Veerappan aka Koose Muniswamy Veerappan (born January 18, 1952, Gopinatham, Mysore [now Karnataka], India—died October 18, 2004, near Papparappatti, Tamil Nadu), Indian bandit, poacher, and smuggler who carried out his activities in the forests of the southern Indian states of Karnataka, Kerala, and Tamil Nadu.
In the wanted list for the murders of more than 120 people, the poaching of over 2,000 elephants, and the smuggling of millions of dollars of sandalwood and ivory, he gained notoriety throughout India and evaded arrest for nearly 20 years.
Veerappan grew up admiring the poacher Sevia Gounder and the notorious bandit Malayur Mammattiyan. He was said to have poached his first elephant at age 14 and committed his first murder at 17. At 18, he joined a gang of poachers and expanded their operations to include sandalwood and ivory smuggling, murder, and abduction. Most of Veerappan’s victims were police, forest officials, and locals whom he suspected of being informers. He was captured and taken into custody in 1986 but escaped soon thereafter.
A special task force dedicated to Veerappan’s capture was convened by the Tamil Nadu and Karnataka governments in 1990. Veerappan evaded being caught partly thanks to a vast information network that he had established, bolstered by his financial contributions to impoverished locals. In the following years his spate of violence continued. In 2000 he kidnapped the Kannada film star Rajkumar, whom he held for 108 days and freed only after having reportedly received the payment of a large ransom. Veerappan was killed by the Tamil Nadu State Special Task Force in 2004.
The Liberation Tigers of Tamil Eelam (Tamil: தமிழ் விடுதலைப் புலிகள் commonly known as the LTTE or the Tamil Tigers) was a Tamil militant organization that was based in northeastern Sri Lanka. Founded in May 1976 by Velupillai Prabhakaran, it waged a secessionist nationalist insurgency to create an independent state of Tamil Eelam in the north and east of Sri Lanka for Tamil people. This campaign led to the Sri Lankan Civil War, which ran from 1983 until 2009, when the LTTE was eventually defeated, with the financial and strategic help of China, by the Sri Lankan military during the presidency of Mahinda Rajapaksa.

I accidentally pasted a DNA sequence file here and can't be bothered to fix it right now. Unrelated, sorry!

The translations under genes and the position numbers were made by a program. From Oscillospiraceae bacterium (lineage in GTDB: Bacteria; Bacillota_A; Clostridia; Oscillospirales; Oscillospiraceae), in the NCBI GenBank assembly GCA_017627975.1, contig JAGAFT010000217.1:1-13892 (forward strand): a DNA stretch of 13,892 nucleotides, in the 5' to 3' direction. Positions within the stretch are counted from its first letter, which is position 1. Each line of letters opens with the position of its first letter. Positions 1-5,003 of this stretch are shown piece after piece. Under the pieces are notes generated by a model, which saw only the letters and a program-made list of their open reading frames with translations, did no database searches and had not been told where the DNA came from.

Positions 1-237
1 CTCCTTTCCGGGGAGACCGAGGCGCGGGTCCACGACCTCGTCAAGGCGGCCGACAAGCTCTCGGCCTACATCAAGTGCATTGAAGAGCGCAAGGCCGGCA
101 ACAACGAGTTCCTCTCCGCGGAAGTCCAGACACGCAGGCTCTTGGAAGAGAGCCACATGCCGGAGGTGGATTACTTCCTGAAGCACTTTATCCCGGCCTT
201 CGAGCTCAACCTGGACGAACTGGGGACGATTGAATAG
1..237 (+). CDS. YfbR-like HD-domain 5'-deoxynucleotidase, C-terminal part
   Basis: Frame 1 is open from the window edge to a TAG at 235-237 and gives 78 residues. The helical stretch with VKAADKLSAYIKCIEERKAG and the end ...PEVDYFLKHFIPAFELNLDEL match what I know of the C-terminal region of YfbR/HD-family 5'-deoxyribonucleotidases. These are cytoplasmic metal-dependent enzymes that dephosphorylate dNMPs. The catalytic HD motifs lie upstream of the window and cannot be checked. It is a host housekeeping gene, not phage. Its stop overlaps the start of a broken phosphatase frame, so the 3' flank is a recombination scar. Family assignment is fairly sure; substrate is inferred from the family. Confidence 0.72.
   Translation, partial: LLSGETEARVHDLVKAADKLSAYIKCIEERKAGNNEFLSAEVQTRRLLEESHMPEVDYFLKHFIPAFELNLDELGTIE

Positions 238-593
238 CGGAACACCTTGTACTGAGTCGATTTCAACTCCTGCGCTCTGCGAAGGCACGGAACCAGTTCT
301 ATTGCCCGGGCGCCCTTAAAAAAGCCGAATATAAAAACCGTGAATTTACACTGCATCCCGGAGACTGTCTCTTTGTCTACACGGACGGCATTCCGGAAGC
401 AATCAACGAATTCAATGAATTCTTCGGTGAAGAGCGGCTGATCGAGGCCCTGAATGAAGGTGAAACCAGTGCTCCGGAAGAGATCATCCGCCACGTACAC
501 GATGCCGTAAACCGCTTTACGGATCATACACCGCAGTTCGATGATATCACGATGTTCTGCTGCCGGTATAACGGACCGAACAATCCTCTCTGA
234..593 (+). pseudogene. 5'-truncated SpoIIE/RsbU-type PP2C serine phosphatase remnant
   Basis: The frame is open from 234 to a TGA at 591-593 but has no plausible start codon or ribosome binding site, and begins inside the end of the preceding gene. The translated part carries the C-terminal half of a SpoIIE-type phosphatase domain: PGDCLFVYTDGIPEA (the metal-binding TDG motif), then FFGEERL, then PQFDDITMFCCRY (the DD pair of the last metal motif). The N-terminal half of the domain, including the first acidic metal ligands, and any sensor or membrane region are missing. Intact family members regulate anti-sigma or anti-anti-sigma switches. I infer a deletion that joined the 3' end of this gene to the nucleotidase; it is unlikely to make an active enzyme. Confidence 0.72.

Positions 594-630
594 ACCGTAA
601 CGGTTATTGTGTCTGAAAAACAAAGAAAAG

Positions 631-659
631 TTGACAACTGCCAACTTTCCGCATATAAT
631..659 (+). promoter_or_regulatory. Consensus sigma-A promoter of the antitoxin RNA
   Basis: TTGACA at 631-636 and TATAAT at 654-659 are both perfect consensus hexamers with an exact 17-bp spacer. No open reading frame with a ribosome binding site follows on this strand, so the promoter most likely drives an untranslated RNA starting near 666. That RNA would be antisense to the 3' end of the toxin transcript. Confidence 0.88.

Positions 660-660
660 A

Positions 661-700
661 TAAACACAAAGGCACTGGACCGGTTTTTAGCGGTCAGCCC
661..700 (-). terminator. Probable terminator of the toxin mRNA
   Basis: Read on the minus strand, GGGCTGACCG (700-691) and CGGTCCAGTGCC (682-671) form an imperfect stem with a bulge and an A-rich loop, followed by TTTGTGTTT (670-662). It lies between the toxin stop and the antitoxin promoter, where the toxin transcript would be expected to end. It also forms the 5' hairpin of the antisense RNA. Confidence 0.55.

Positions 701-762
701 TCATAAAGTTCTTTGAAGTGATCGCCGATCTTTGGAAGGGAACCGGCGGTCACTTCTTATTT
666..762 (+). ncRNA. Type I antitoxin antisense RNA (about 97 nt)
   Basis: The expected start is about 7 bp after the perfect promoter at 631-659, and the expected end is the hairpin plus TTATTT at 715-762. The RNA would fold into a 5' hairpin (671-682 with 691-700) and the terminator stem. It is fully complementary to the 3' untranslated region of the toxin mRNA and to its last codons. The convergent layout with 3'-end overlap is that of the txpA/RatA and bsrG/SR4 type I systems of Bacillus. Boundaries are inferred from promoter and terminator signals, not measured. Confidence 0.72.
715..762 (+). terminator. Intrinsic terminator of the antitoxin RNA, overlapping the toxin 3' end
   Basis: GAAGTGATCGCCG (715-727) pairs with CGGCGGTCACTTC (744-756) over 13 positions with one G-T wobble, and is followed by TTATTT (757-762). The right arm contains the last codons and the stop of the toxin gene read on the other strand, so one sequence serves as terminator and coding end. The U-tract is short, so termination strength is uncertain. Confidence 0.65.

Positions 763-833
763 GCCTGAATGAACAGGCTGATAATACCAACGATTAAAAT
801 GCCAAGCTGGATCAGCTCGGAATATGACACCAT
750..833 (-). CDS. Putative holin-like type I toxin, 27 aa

Due to its military victories, policies, call for national self-determination and constructive Tamil nationalist platform, the LTTE was supported by major sections of the Tamil community. University Teachers for Human Rights (Jaffna) claimed that "by combination of internal terror and narrow nationalist ideology the LTTE succeeded in atomizing the community. It took away not only the right to oppose but even the right to evaluate, as a community, the course they were taking. This gives a semblance of illusion that the whole society is behind the LTTE.
At the height of its power, the LTTE possessed a well-developed militia and carried out many high-profile attacks, including the assassinations of several high-ranking Sri Lankan and Indian politicians. The LTTE was the only militant group to assassinate two world leaders:[ former Indian Prime Minister Rajiv Gandhi in 1991 and Sri Lankan President Ranasinghe Premadasa in 1993. The LTTE invented suicide belts and pioneered the use of women in suicide attacks in warfare. It also acquired and used light aircraft in some of its attacks. Velupillai Prabhakaran headed the organisation from its inception until his death in 2009. The LTTE was proscribed as a terrorist organisation by 32 countries, including the European Union, United States, and India.